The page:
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I have a JVC GX-N70 camera and HR 2650 EK recorder.  Iím very pleased with the results, except that they are so heavy.


Can you advise if there are any lighter alternatives with the same features?


T. Dritsas

London NW8



I had to delve deep into my archives -- back to April 1984 -- to remind myself about this portable combo. The all-up weight of the camera and deck comes to a hefty 8 kg, thatís nearly ten times as much as many current palmcorders, so yes, there are lighter alternatives. The GX-70 camera weighs 2.7kg on its own, thatís heavier than any current machine, including the big semi-pro models... As far as features are concerned the GX70 has an 8X zoom, and low light sensitivity of 10 lux (quite good for the day...); most budget camcorders nowadays have 10x zooms and low-light figures of less than 3 lux. About the only feature your set-up has, that hasnít been equalled or bettered on recent mass-market camcorders is a video line input; only a couple of top-end machines, like the Canon EX2 and the old Sony V6000 have them due to prohibitive EU import tariffs.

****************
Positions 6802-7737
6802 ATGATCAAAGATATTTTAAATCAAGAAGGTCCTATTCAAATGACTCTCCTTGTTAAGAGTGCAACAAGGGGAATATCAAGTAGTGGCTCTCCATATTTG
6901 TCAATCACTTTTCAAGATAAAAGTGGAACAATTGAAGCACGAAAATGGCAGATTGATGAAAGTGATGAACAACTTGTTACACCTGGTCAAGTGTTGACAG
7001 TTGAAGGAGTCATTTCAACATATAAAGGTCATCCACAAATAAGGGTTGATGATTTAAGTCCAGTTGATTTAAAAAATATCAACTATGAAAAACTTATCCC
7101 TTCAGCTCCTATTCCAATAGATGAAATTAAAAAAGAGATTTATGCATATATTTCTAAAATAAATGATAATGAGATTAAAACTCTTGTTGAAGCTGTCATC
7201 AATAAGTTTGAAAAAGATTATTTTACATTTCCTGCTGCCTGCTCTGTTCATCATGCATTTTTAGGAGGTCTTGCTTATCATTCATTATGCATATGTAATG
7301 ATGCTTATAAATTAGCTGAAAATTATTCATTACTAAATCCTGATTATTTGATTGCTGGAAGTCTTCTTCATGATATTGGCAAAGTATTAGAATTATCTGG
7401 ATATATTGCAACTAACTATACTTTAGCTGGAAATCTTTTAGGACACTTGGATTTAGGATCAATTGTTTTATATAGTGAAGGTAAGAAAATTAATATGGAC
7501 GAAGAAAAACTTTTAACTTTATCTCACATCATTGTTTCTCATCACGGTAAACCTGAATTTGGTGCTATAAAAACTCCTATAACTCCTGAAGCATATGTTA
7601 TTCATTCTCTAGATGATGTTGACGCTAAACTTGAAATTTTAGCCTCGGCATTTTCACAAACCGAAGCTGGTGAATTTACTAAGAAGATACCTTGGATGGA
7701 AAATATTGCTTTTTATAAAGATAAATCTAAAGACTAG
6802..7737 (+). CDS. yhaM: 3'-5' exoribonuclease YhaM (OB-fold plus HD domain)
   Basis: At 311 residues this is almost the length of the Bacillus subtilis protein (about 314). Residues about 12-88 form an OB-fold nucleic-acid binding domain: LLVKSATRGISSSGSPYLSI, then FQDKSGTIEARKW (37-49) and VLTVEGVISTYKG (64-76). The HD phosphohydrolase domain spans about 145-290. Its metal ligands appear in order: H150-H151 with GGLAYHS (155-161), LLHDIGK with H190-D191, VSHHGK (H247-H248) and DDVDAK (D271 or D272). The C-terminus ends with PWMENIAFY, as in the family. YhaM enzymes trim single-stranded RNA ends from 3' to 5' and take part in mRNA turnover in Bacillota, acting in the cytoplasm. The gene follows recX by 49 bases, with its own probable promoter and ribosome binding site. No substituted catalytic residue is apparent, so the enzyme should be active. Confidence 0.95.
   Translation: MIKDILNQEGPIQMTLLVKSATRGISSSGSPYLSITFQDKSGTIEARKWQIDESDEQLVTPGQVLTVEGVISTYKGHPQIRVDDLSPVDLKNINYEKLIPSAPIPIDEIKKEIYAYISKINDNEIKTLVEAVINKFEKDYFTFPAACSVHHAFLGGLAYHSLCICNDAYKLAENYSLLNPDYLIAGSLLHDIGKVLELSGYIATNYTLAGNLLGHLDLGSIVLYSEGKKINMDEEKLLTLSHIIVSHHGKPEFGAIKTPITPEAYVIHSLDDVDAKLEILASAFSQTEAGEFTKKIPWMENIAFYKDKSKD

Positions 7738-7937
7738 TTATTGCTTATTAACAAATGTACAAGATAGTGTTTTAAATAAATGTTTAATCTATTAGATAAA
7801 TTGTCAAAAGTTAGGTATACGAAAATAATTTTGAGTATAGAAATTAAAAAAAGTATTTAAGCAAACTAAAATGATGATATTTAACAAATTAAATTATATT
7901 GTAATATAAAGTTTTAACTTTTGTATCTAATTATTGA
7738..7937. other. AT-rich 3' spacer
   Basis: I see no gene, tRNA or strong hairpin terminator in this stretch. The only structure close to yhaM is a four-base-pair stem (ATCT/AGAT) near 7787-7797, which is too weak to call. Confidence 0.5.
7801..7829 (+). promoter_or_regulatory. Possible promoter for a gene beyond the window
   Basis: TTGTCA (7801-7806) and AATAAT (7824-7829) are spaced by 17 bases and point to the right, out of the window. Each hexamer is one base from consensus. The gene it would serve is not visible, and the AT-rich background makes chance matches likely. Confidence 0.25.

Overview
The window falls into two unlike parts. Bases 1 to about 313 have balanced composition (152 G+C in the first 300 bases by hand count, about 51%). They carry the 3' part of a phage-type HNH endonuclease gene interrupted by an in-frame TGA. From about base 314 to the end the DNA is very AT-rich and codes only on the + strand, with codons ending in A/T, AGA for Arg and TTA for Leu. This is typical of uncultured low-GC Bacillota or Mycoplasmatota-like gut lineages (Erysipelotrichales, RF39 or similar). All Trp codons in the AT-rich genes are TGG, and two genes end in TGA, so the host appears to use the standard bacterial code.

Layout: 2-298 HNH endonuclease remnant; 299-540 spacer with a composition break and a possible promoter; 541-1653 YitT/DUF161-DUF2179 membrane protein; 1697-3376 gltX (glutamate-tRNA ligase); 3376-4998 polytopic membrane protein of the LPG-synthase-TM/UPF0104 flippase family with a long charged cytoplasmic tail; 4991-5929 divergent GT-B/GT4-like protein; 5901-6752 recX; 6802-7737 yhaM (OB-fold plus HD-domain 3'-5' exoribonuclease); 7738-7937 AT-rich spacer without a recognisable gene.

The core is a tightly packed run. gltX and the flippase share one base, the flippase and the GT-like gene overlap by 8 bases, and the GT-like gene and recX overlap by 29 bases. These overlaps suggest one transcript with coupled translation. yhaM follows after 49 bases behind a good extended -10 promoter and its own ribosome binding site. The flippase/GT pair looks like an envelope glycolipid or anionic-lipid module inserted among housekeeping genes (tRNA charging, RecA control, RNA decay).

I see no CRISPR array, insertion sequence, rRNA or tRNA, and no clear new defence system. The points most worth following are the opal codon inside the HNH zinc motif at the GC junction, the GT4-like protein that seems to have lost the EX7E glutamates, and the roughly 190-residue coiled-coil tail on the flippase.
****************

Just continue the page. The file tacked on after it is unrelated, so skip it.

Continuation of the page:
I note that the cost of your deck and camera was a whopping £1420 back in 1984, that must be equivalent to £2000 or more today, you could buy some pretty fancy camcorders with that!  Joking aside Iím very impressed that it all still works, that says a lot for 1984 build-quality. I wonder how many of todayís machines will still be working in 2004?


Iím sorry, Iím reluctant to make a specific recommendations about what you should buy, without knowing more about how much you want to spend, or what you want to use it for.  I suspect even the most basic of todayís camcorders will be a revelation to you, so get down to your nearest video emporium and try a few for size.



I bought a Sony TR2000E back in July and found it to have bad colour bleed.


Techno in Sheffield changed it for me, but Iím still getting colour bleed, especially with reds and blues.  Is this a common fault with camcorders below  £1000  - I expected a better picture from this camcorder; none of my friendsí machines have this problem.


S. Gryzelka




Youíre obviously not a regular reader... We commented on the FX200ís colour bleed when we reviewed that machine late last year. If itís any consolation itís not a common problem, and certainly not confined to machines costing less than £1000, weíve seen it on £2000 camcorders! Sony appear to have sorted it out, at least we havenít seen it to anything like the same extent on any of their most recent models.




I incorporate a number of still photographs into my edited videos having in the past used a universal video converter with my Sony CCD V800, getting reasonable results.